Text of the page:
What are an employee’s responsibilities regarding the use of a company vehicle?

My situation is I have hourly employees who drive service trucks to and from home for work daily and in the extreme cold this vehicle failed to start. Am I obligated to pay them for attempting to get the vehicle started at their home jump starting, etc. when they do/do not come to work? What are the employees responsibilities when it comes to maintaining this vehicle? We provide electric engine/block heaters they do not plug in at night.

Is this compensable?

Asked on January 31, 2019 under Employment Labor Law, Illinois

Answers:

SJZ, Member, New York Bar / FreeAdvice Contributing Attorney

Answered 1 year ago | Contributor

As you correctly point out, commute time is not compensible. If they could have come to work some other way then the vehicles which failed due to cold, they would need to, and you would not need to pay them until they actually started working. But if they needed the truck to do their job, then attempting to get it started, or waiting for roadside assistance, IS work time, the same way that it would be work time downloading necessary programs to a company computer or tinkering with a jammed copy machine at work to make copies. So if the truck was necessary, you have to pay them for the time spent on the truck.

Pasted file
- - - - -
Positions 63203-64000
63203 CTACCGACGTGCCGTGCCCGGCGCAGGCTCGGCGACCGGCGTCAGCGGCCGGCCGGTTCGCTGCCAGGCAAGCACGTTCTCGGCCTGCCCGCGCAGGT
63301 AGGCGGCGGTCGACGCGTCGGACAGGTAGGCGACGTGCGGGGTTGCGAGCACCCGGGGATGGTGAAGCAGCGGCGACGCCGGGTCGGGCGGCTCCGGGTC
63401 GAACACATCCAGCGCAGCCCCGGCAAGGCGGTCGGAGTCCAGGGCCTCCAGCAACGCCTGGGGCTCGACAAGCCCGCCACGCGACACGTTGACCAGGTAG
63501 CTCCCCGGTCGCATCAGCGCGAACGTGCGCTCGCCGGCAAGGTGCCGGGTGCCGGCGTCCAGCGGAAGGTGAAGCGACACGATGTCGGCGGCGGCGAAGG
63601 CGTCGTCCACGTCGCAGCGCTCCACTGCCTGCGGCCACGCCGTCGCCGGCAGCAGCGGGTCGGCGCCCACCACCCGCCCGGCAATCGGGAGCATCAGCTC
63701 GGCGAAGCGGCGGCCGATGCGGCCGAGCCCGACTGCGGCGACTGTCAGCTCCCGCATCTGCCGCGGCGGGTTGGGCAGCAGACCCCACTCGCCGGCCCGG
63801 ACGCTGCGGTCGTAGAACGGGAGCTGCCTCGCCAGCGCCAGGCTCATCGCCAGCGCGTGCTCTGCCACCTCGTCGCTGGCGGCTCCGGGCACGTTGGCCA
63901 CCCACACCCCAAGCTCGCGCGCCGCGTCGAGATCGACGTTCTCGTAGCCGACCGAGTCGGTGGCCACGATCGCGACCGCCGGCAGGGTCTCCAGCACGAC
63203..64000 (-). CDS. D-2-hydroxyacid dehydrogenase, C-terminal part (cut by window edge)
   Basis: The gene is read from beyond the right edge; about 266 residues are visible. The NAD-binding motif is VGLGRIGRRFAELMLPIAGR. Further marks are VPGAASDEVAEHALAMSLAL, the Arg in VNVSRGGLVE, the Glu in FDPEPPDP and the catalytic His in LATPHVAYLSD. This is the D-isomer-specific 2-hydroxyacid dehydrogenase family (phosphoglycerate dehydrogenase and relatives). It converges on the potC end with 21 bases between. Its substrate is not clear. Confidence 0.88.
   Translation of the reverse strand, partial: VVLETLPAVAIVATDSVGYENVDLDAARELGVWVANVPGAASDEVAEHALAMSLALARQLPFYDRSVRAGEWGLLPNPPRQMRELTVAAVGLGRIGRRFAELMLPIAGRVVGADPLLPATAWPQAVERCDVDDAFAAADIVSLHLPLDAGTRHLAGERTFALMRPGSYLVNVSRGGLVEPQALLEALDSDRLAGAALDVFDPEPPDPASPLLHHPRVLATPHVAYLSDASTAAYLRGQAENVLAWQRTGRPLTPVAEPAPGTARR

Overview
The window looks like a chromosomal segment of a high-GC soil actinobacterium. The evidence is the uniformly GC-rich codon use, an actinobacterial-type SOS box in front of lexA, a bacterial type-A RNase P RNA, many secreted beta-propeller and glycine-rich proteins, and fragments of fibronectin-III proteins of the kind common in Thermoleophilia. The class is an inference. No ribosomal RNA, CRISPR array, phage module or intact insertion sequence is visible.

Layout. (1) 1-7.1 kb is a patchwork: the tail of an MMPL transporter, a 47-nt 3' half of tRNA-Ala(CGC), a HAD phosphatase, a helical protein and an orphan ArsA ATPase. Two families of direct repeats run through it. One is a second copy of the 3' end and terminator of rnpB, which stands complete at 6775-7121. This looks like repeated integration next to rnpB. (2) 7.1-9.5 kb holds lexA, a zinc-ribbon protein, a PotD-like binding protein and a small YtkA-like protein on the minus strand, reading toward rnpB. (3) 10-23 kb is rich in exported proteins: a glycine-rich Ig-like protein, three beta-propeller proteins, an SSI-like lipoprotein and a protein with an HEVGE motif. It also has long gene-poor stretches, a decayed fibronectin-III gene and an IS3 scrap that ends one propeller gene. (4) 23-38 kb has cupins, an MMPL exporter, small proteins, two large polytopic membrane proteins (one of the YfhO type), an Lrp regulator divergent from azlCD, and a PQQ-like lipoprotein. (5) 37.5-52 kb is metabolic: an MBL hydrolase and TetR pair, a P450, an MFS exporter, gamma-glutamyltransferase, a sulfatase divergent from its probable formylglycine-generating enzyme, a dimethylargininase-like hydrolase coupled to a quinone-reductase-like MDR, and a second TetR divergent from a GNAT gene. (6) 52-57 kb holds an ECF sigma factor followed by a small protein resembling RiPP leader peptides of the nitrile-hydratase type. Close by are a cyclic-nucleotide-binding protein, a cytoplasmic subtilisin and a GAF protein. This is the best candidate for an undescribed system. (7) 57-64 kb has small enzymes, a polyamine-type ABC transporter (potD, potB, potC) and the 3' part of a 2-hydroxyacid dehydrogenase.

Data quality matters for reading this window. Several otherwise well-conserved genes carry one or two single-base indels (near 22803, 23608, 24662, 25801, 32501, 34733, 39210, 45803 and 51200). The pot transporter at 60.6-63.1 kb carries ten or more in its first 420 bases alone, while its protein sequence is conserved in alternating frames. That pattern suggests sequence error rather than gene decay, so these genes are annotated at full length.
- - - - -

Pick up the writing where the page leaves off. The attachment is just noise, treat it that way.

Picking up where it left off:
If you don't like how they maintain their work vehicles or their failure to plug in heaters, you can suspend, demote, cut their pay, or terminate them at your option, so long as they do not have a written employment contract preventing you from doing those things. Without a contract, employment in this nation is "employment at will," and an employer may take any disciplinary steps the employer wants against employees whom the employer feels have in some way failed or done poorly at work.


IMPORTANT NOTICE: The Answer(s) provided above are for general information only. The attorney providing the answer was not serving as the attorney for the person submitting the question or in any attorney-client relationship with such person. Laws may vary from state to state, and sometimes change. Tiny variations in the facts, or a fact not set forth in a question, often can change a legal outcome or an attorney's conclusion. Although AttorneyPages.com has verified the attorney was admitted to practice law in at least one jurisdiction, he or she may not be authorized to practice law in the jurisdiction referred to in the question, nor is he or she necessarily experienced in the area of the law involved. Unlike the information in the Answer(s) above, upon which you should NOT rely, for personal advice you can rely upon we suggest you retain an attorney to represent you.